A torrential downpour, accompanied by thunder and lightning, did nothing to dampen the joy of the 595 new students on Matriculation Day, August 22.
Chosen from approximately 10,000 applicants and hailing from every continent but Antarctica, they joined 2,136 continuing students. Many returning students stayed in New Haven over the summer to pursue research. Others came back to campus over the past few weeks to resume their studies. Throughout August, McDougal Graduate Student Life provided activities for new and continuing students that ranged from shopping trips to walking tours to information sessions on health and safety. The Graduate Club & Public Service Fair enabled community groups and student organizations, including the Graduate Student Assembly and the Graduate and Professional Student Senate, to present themselves and recruit participants.
The Graduate School provided academic orientation programs, and every new student attended a session on professional ethics. The Yale Teaching Center held Teaching at Yale Day on August 26 to help prepare new teaching fellows to lead a section, class or lab. Participants learned about policies and guidelines for teaching in Yale College, received tips from experienced teaching fellows and faculty, heard from Yale undergraduates, and were given information about the resources available to assist them all through the semester.
This year’s cohort of new students studied at many undergraduate institutions: 23 earned bachelor’s degrees from Yale, 15 from the University of California, Berkeley; 12 each from Brown and Peking universities; 10 from Tsinghua; and 8 from Harvard, Barnard, and the University of Chicago. One hundred and thirty are pursuing master’s degrees. The remaining 465 have entered doctoral programs. A geographically and culturally diverse group, 336 come from the United States, 98 from China, 21 from India, 15 from Canada, 14 from Germany, 13 from South Korea, and the rest from countries all over the globe. The oldest new student is 50, studying the History of Art; the youngest, 18, is enrolled in the Department of Engineering & Applied Science.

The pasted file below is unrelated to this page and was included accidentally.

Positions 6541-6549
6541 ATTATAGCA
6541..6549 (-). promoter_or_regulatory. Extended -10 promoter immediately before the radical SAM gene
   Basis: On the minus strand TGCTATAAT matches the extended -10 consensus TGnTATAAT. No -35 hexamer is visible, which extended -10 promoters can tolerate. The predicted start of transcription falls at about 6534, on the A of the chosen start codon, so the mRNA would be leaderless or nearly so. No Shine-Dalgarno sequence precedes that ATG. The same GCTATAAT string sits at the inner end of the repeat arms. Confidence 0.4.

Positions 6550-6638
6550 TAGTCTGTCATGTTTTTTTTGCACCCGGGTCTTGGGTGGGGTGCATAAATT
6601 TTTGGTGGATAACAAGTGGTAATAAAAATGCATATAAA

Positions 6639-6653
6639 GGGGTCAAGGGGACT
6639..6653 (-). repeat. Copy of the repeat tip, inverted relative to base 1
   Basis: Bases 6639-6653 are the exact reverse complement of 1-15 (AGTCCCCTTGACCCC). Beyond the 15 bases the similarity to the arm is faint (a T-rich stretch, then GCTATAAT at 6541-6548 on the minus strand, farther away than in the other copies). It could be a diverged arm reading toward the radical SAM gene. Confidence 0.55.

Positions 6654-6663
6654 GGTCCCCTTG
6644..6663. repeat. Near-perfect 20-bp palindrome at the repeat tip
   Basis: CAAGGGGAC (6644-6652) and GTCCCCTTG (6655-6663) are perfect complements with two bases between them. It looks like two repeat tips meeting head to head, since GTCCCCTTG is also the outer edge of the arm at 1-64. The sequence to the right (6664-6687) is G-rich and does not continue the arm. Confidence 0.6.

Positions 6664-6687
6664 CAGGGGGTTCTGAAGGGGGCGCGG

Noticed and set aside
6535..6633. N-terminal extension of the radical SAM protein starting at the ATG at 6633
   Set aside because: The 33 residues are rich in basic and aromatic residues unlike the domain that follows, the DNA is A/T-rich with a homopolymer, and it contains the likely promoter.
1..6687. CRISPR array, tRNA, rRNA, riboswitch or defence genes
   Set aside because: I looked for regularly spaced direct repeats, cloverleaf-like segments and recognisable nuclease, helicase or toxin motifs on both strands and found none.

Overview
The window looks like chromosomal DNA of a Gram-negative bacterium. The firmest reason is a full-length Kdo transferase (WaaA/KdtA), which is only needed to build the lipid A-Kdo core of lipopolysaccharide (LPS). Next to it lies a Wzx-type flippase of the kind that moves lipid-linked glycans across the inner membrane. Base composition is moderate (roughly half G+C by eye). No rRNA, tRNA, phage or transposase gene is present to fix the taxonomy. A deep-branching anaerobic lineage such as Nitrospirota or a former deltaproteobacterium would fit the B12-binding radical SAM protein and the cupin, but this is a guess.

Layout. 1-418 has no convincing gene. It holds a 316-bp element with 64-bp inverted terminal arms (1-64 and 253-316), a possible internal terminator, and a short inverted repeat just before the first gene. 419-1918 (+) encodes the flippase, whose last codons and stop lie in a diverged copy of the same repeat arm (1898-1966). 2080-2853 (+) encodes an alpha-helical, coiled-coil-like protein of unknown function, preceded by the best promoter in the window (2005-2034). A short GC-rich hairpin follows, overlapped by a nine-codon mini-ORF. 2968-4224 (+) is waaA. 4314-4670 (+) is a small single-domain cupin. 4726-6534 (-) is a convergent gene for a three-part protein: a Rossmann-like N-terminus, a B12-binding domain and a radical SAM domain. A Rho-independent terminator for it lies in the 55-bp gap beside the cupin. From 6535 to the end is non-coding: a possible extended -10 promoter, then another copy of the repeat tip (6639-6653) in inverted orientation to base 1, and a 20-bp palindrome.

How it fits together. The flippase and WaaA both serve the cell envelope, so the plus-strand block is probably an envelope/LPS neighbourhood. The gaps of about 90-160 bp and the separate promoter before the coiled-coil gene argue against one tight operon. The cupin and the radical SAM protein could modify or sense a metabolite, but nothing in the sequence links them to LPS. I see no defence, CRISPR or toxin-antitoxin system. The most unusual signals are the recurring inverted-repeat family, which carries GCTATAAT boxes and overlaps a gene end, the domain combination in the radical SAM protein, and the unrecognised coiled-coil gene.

The Graduate School welcomed its incoming students with a formal academic ceremony in Sprague Hall. Yale President Peter Salovey (PhD 1986, Psychology) greeted them, their friends, and families, recalling his own emotions on arriving at Yale in 1981 to begin graduate studies. “I had no idea how deeply Yale would shape my life,” he said. He urged the students to “remember that the whole campus is yours to experience.”
Dean Thomas Pollard asked the matriculants to consider why they had come to graduate school, and to share their thoughts with someone sitting next to them. After a beat of silence, the hall erupted in a wave of laughter and talk.
Once the audience quieted down, Pollard acknowledged that there were many answers: “Our new Master’s students are here for professional training in engineering, computer science, global affairs, and other fields that will help them build their careers. I hope that each doctoral student is here to discover something important to advance your field, because the goal of the professional scholar is to create new knowledge. I want you to have the thrill of being the first person to make a key observation or connect the dots in your field in a novel way.” The first step is to “Ask the right question. Take a chance and ask a big question,” he urged.
The Dean encouraged students to “Be grateful to those who have provided financial support to create this great university for all of us and to those special donors whose generosity supports our doctoral students”; to connect to their colleagues, both fellow-students and faculty; to find ways to improve the graduate school experience; to take advantage of Yale’s extraordinary musical and artistic offerings; and finally, to “Be happy. These will be exciting times for each of you as you expand your knowledge, hone your skills and have the thrill of discovery. But don’t forget to have fun and absorb some of Yale’s culture outside your field. One way to be happy is to smile and say hello to everyone you pass on campus. You will surprise lots of people with a cheery hello. Of course, this means that you will have to look up from your cellphone, but do so, smile, and say ‘Hi.’ I look forward to seeing you and your smile around campus.”